The Luck of the Fryrish

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"The Luck of the Fryrish"
Futurama episode
Episode no. Season three
Episode 4
Directed by Chris Louden
Written by Ron Weiner
Production code 3ACV04
Original air date March 11, 2001
Opening caption "Broadcast Simultaneously One Year In The Future"
Opening cartoon "Boom Boom" (1936)
Guest actors
Season three episodes
List of all Futurama episodes

"The Luck of the Fryrish" is the fourth episode in season three of Futurama. It originally aired in North America on March 11, 2001.

Plot[edit]

The episode opens in the mid-1970s, where a young Yancy Fry is jealous of his newborn brother Philip, and copies him in anything he can. In the year 3000, Fry is getting fed up with his bad luck in a horse rally. A flashback shows Fry discovering a seven-leaf clover, which grants him extraordinary luck and allows him to beat his brother in any contest, from basketball to breakdancing. Fry sets off, with Leela and Bender, to find his clover in the ruins of Old New York and makes his way to his old house.

Back in the 1980s, a teenage Fry hides the seven-leaf clover inside his Ronco record vault in his copy of The Breakfast Club soundtrack. In the year 3000, Fry remembers the combination, but when the safe is stuck, Bender opens it up for him. Unfortunately, Fry discovers that the clover is missing, concluding that Yancy must have stolen it. They happen across a statue of whom they believe to be Yancy, with the seven-leaf clover in his lapel. The inscription: "Philip J. Fry - First person on Mars" angers Fry because he believes Yancy stole his name and his dream.

Professor Farnsworth pulls up a biographical movie about "Philip J. Fry", where the crew learns that he was a millionaire, rock star, astronaut, and is now buried (with the seven-leaf clover) in Orbiting Meadows National Cemetery, a graveyard orbiting Earth. A furious Fry sets off to rob Philip J. Fry's grave and recover the clover. The story jumps back to the early 21st century, where an adult Yancy is rummaging through his missing brother's music to find something to play at his wedding. Yancy discovers the seven-leaf clover and takes it.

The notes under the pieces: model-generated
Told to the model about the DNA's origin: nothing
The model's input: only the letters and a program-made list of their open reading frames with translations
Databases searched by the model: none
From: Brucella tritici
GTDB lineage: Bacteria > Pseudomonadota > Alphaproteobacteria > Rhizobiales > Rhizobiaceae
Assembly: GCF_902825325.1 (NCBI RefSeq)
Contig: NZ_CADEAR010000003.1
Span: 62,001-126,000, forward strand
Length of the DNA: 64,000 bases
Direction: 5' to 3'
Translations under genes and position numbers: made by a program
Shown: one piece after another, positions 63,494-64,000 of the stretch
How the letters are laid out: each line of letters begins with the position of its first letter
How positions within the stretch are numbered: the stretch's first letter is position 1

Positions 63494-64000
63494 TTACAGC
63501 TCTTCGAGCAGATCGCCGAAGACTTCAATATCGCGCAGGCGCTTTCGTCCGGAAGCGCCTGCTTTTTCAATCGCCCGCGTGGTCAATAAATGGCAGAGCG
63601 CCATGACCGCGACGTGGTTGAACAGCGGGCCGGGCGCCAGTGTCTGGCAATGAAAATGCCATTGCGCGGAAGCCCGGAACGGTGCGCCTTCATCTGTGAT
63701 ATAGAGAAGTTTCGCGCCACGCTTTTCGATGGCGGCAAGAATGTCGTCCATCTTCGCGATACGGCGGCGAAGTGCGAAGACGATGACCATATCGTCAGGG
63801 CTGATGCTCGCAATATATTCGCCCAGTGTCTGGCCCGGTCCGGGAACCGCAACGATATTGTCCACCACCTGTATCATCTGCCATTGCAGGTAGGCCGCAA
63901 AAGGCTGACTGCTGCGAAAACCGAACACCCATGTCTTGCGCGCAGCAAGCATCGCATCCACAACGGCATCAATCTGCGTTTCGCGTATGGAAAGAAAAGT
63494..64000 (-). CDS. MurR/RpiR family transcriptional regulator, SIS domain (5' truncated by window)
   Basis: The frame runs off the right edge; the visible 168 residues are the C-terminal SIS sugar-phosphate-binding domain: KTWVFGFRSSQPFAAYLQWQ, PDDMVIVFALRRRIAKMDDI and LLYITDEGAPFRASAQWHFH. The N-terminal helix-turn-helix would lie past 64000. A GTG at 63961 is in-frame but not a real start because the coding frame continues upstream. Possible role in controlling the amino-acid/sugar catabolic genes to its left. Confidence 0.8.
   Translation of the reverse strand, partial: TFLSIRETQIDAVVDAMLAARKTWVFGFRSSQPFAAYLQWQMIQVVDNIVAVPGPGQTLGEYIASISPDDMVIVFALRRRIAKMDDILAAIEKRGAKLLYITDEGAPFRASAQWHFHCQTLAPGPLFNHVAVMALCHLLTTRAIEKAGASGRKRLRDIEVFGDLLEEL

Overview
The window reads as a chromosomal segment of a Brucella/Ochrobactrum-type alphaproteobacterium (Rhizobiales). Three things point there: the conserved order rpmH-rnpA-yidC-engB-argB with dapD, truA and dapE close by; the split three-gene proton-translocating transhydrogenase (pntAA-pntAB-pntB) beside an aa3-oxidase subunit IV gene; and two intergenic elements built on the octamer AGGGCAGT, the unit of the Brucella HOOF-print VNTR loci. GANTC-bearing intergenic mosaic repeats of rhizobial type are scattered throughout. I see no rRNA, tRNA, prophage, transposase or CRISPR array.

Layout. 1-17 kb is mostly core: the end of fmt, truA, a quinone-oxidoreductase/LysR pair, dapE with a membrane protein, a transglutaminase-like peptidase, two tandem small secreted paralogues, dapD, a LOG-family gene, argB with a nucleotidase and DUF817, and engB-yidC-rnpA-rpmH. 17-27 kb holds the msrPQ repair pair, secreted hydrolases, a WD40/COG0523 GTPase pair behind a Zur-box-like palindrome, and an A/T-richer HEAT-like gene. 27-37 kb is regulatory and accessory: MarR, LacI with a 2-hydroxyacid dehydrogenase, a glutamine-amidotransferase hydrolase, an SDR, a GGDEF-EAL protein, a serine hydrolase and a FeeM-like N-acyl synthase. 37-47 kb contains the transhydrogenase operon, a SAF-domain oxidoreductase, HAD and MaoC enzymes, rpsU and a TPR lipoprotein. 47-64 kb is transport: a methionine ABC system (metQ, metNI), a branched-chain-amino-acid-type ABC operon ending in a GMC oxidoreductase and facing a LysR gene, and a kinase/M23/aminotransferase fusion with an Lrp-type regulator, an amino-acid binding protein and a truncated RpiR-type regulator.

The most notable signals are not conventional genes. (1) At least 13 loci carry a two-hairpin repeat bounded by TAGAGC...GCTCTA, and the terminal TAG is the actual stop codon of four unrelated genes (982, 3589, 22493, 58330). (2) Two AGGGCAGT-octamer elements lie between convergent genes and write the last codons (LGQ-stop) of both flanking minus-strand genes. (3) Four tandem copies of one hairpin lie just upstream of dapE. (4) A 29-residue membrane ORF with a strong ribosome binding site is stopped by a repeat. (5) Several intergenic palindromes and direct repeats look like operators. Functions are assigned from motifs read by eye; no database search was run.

Fry, Leela and Bender reach the grave site, and start digging, but Fry knocks loose some moss that is covering part of an inscription on Yancy's tombstone, and begins to read. The story jumps back to Yancy, who is discussing naming his newborn son with his wife. Yancy did not keep Fry's clover for himself; instead, he gave it to his newborn son and named him Philip J. Fry II. The inscription on the tomb reads "Here Lies Philip J. Fry, named for his uncle, to carry on his spirit." Bender finds the clover, and he offers to mess up the corpse, but Fry (now emotionally touched) instead returns the clover to his nephew's grave as "Don't You (Forget About Me)" by Simple Minds (from the Breakfast Club soundtrack) is heard before the end credits.

Production[edit]

According to executive producer David X. Cohen, the storyboards for this particular episode were color-coded to indicate which scenes were based in the 31st century and which in the 20th century.[1] Cohen also notes that the concept of simultaneously telling two stories set in different times was inspired by The Godfather Part II.[1]

Broadcast and reception[edit]

Ron Weiner won an Annie Award for "Outstanding individual achievement for writing in an animated television production" for this episode in 2001.[2] In 2006 IGN.com ranked this episode as number eleven in their list of the top 25 Futurama episodes due to the surprising ending and emotional nature of the plot.[3] Christopher Bird of Torontoist called the episode "one of the greatest, saddest and most profound" episodes of Futurama, noted that it explores themes of loneliness and isolation, and "that it does this without ever becoming maudlin is a triumph."[4] In 2013, it was ranked number 3 "as voted on by fans" for Comedy Central's Futurama Fanarama marathon.[5]

In its original airing, this episode had a 4.9 rating/9 share and was in 73rd place for the week.[6]

Cultural references[edit]

The quantum finish at the race track is a reference to the observer effect and the Heisenberg uncertainty principle.[7]

References[edit]

  1. ^ a b Cohen, David X (2003). Futurama season 3 DVD commentary for the episode "The Luck of the Fryrish" (DVD). 20th Century Fox. 
  2. ^ "29th Annual Annie Award Nominees and Winners". International Animated Film Society. 2001. Retrieved 2007-06-28. 
  3. ^ "Top 25 Futurama Episodes". Retrieved 2007-06-28. 
  4. ^ Bird, Christopher (2009-03-02). "Televisualist: Model, Waves, and Gotham Raves". Torontoist. Archived from the original on 2009-03-05. Retrieved 2009-03-02. 
  5. ^ "Futurama Fanarama marthon". 2013-08-25. Retrieved 2013-08-31. 
  6. ^ "U.S. Primetime TV Ratings For The Week Of March 5 - 11, 2001". 2001-03-13. Retrieved 2007-07-04. 
  7. ^ Cook, Lucius (April 26, 2004). Hey Sexy Mama, Wanna Kill All Humans?: Looking Backwards at Futurama, The Greatest SF Show You've Never Seen. Locus Online. Retrieved on July 2, 2007.

External links[edit]